### Dealership Financing vs. Direct Lending

Generally, there are two main financing options available when it comes to auto loans: direct lending or dealership financing. With the former, it comes in the form of a typical loan originating from a bank, credit union, or financial institution. Once a contract has been entered with a car dealer to buy a vehicle, the loan is used from the direct lender to pay for the new car. Dealership financing is somewhat similar except that the auto loan, and thus paperwork, is initiated and completed through the dealership instead. Auto loans via dealers are usually serviced by captive lenders that are often associated with each car make. The contract is retained by the dealer, but is often sold to a bank or other financial institution called an assignee that ultimately services the loan.

Direct lending provides more leverage for buyers to walk into a car dealer with most of the financing done on their terms, as it places further stress on the car dealer to compete with a better rate. Getting pre-approved doesn't tie car buyers down to any one dealership, and their propensity to simply walk away is much higher. With dealer financing, the potential car buyer has fewer choices when it comes to rate shopping, though it's there for convenience for anyone who doesn't want to spend time shopping, or cannot get an auto loan through direct lending.

Often, to promote auto sales, car manufacturers offer good financing deals via dealers. Consumers in the market for a new car should start their search for financing with car manufacturers. It is not rare to get low interest rates like 0%, 0.9%, 1.9%, or 2.9% from car manufacturers.

### Vehicle Rebates

Car manufacturers may offer vehicle rebates to further incentivize buyers. Depending on the state, the rebate may or may not be taxed accordingly. For example, purchasing a vehicle at $30,000 with a cash rebate of$2,000 will have sales tax calculated based on the original price of $30,000, not$28,000. Luckily, a good portion of states do not do this and don't tax cash rebates. They are Alaska, Arizona, Delaware, Iowa, Kansas, Kentucky, Louisiana, Massachusetts, Minnesota, Missouri, Montana, Nebraska, New Hampshire, Oklahoma, Oregon, Pennsylvania, Rhode Island, Texas, Utah, Vermont, and Wyoming.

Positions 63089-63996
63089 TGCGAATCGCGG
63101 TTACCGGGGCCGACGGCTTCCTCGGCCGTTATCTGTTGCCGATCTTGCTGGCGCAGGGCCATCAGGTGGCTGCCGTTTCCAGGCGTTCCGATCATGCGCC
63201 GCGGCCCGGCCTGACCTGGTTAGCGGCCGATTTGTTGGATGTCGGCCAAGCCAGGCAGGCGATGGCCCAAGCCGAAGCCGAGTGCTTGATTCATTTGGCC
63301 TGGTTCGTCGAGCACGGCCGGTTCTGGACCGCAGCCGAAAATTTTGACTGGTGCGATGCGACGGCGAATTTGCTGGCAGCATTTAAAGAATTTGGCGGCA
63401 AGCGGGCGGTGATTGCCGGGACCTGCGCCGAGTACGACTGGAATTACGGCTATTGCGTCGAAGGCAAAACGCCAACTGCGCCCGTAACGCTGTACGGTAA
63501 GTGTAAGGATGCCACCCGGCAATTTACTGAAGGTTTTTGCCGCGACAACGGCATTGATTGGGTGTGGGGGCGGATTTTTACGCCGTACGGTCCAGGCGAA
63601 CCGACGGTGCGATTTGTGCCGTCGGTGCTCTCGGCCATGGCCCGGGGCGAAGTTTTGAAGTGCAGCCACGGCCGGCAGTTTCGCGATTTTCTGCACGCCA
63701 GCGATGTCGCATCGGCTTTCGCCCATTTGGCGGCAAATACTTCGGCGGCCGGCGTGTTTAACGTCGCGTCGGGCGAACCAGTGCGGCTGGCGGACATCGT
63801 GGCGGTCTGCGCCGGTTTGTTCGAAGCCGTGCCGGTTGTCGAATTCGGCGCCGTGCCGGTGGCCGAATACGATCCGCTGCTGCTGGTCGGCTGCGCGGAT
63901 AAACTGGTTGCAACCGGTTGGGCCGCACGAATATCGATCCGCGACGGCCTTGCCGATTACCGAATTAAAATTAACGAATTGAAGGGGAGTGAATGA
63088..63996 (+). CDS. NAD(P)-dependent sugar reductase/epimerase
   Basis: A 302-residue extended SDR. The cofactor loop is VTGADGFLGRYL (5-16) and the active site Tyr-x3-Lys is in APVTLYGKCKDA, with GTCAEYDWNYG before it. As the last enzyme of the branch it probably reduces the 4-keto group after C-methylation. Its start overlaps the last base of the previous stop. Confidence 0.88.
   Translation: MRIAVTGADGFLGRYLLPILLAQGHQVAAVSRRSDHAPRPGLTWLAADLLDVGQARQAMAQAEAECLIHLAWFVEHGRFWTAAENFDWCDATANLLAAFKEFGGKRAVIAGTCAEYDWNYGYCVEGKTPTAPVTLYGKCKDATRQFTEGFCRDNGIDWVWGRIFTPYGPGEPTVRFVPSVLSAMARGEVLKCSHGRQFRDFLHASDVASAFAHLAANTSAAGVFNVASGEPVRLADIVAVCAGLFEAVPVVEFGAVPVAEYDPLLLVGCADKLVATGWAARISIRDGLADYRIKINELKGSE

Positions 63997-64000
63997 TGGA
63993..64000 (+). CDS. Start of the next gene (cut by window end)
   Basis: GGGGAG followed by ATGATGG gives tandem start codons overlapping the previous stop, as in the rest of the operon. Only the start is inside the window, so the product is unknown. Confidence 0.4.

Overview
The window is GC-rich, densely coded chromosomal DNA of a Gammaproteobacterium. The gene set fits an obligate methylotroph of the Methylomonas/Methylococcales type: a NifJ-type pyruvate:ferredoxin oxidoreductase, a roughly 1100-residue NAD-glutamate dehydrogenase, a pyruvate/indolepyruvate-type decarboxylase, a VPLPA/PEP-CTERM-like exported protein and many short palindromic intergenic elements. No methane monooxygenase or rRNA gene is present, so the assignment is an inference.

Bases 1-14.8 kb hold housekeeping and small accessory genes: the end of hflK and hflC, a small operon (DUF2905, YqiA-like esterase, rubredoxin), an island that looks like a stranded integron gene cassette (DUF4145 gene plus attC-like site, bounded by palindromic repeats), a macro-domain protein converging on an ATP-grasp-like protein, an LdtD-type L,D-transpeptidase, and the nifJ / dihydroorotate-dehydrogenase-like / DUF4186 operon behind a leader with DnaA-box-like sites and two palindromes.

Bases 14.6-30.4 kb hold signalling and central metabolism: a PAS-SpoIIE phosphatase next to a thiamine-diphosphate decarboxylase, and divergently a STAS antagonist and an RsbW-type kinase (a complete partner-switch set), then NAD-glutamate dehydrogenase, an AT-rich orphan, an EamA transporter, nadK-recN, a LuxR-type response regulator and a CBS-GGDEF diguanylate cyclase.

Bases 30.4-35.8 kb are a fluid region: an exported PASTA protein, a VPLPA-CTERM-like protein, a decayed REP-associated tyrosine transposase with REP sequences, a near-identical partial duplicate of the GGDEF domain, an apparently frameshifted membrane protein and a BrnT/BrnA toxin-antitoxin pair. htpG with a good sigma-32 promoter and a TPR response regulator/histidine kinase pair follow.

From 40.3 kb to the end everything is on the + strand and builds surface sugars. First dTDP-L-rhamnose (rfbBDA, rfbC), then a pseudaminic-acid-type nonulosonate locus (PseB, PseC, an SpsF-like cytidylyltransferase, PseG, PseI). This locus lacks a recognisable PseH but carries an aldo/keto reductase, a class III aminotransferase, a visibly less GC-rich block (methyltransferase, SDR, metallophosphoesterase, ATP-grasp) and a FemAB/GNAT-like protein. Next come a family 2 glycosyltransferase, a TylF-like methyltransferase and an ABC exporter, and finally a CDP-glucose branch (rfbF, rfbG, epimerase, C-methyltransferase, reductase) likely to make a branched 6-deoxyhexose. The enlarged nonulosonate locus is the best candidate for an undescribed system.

Generally, rebates are only offered for new cars. While some used car dealers do offer cash rebates, this is rare due to the difficulty involved in determining the true value of the vehicle.

A car purchase comes with costs other than the purchase price, the majority of which are fees that can normally be rolled into the financing of the auto loan or paid upfront. However, car buyers with low credit scores might be forced into paying fees upfront. The following is a list of common fees associated with car purchases in the U.S.

• Sales Tax&mdashMost states in the U.S. collect sales tax for auto purchases. It is possible to finance the cost of sales tax with the price of the car, depending on the state the car was purchased in. Alaska, Delaware, Montana, New Hampshire, and Oregon are the five states that don't charge sales tax.
• Document Fees&mdashThis is a fee collected by the dealer for processing documents like title and registration.
• Title and Registration Fees&mdashThis is the fee collected by states for vehicle title and registration.